Device Uses Flashes of Light to Restore Hearing

An optogenetic technique tested in gerbils, if it can be replicated in humans, could pave the way to better hearing aids
Scientists in Germany have succeeded in restoring hearing sensations in gerbils using flashes of light. The technique, if it can be developed for humans, could offer a more refined, high-resolution auditory experience than what can be achieved with current hearing devices such as the cochlear implant.

The scientists, led by Tobias Moser, a professor of auditory neuroscience at University Medical Center G├Âttingen, achieved the effect using optogenetics. The technique involves genetically altering specific neurons so that they respond to light, and has become one of biotech’s hottest tools.

In this case, the researchers altered auditory neurons, and then controlled them with light delivered with implanted optical fibers. They described their experiments today in the journal Science Translational Medicine.

This is a four year old TED Talk - but very worthwhile for anyone interested in the nature of our microbial profile and the possibilities for treating illness and restoring health via microbial augmentation.

How our microbes make us who we are

Rob Knight is a pioneer in studying human microbes, the community of tiny single-cell organisms living inside our bodies that have a huge — and largely unexplored — role in our health. “The three pounds of microbes that you carry around with you might be more important than every single gene you carry around in your genome,” he says. Find out why.

Just when we think we’re getting close to really understanding sex - it become even more complicated (even more than the LGBT….  - and the implications for evolution haven’t been thought out. This is a longish article - but definitely worth the read.

Why Nature Prefers Couples, Even for Yeast

Some species have the equivalent of many more than two sexes, but most do not. A new model suggests the reason depends on how often they mate.
We tend to think about two biological sexes: male and female. But before the evolution of eggs and sperm — before sex cells began to diverge in size and form — organisms couldn’t be classified by sex. The same holds true for many fungi, algae and protozoans today. Instead of sexes, these species have mating types, with sex cells that differ at the molecular level but not anatomically. And those mating types don’t necessarily come in pairs.

Take the social amoeba Dictyostelium discoideum, which has three: Each type can mate with members of the other two. Coprinellus disseminatus, a white-capped mushroom, has 143, each able to find a partner among the 142 others. The hairy, fan-shape fungus Schizophyllum commune boasts more than 23,000 mating types (though its more intricate reproductive strategy means that not every type can mate with every other).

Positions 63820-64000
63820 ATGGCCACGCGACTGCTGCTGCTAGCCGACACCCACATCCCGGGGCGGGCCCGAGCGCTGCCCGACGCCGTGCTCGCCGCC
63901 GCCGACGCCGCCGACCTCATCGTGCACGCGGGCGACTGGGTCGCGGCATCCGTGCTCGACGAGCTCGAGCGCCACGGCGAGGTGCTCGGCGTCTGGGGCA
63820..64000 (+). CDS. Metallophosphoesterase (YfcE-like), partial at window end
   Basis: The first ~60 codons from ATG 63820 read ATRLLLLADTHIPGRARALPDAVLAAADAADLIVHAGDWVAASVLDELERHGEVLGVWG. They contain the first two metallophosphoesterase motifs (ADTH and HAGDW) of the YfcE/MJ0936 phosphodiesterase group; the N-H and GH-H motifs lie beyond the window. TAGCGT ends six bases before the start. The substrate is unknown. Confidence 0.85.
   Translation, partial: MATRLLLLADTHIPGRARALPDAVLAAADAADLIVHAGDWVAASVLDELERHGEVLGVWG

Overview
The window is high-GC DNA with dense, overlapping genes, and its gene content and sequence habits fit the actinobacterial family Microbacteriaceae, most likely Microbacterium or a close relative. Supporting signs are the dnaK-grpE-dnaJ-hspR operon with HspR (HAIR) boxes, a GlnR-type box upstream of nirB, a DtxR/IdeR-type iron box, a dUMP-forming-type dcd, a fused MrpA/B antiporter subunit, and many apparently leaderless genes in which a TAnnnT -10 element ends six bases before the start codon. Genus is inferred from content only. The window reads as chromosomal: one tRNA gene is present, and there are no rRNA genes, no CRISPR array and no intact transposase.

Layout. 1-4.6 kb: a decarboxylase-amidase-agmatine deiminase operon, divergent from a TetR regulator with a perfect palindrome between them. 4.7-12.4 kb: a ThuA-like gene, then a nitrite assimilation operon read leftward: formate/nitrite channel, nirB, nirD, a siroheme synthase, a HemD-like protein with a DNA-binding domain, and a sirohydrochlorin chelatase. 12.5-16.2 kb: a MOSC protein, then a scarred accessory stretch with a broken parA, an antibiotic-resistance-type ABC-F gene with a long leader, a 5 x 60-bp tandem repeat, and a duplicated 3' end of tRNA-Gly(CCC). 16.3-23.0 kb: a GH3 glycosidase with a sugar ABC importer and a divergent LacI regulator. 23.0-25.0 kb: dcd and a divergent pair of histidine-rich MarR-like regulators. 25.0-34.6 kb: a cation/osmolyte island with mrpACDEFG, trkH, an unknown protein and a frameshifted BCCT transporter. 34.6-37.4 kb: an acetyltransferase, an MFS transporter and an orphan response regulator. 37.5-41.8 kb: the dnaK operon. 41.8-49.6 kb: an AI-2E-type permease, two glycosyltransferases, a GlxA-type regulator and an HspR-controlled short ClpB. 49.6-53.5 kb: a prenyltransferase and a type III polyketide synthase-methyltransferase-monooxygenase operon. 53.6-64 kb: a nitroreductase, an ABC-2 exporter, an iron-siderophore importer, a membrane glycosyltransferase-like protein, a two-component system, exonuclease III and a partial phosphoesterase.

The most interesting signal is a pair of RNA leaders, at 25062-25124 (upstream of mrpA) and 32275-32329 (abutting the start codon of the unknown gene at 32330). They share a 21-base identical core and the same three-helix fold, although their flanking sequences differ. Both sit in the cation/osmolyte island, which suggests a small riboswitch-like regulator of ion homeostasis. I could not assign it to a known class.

Yet most species still have only two mating types. George Constable, a research fellow at the University of Bath, and Hanna Kokko, an evolutionary biologist at the University of Zurich, wanted to know why. In a paper published last month in Nature Ecology & Evolution, they developed a model that predicts how many mating types will emerge in a species based on just three fundamental ecological elements: the mutation rate (which introduces new types), the population size and — perhaps most surprisingly — the frequency of sex. Their work not only provides insights about the basic biology of these kinds of organisms, but could also contribute to our understanding of how the male and female sexes ultimately evolved.

This is a good signal of the possibilities of combining renewable energy, and biology to bring food almost anywhere. The images are interesting and illuminating.

Wired Greenhouse Tech Could Help Arctic Communities Bloom with Bounty

Developments in LED lighting and remote monitoring have made year-round growing one feasible solution to Arctic food insecurity
Enter the Inuvik Community Greenhouse in late July and you’re met with the smell of moist earth, lush kale beds, perky sunflowers and strawberries dangling like gems from vertical hydroponic grow stations. In this indoor Eden it’s easy to forget you’re just 60 miles south of the ice-capped Arctic Ocean in Canada’s Northwest Territories.

Built 20 years ago within a converted hockey arena, this 16,000 square-foot greenhouse offers a welcome source of fresh produce in a region where food security suffers in part due to climate change and also sheer remoteness. For example, five pounds of potatoes can cost $25 due to high shipping costs. “If you can grow 100 pounds of potatoes in your greenhouse, you are alleviating some of that financial stress,” says its director, Ray Solotki. The greenhouse, however, only operates in the summer and produces just a fraction of the food this town of about 3,300 people consumes each year. Solotki is working to change that.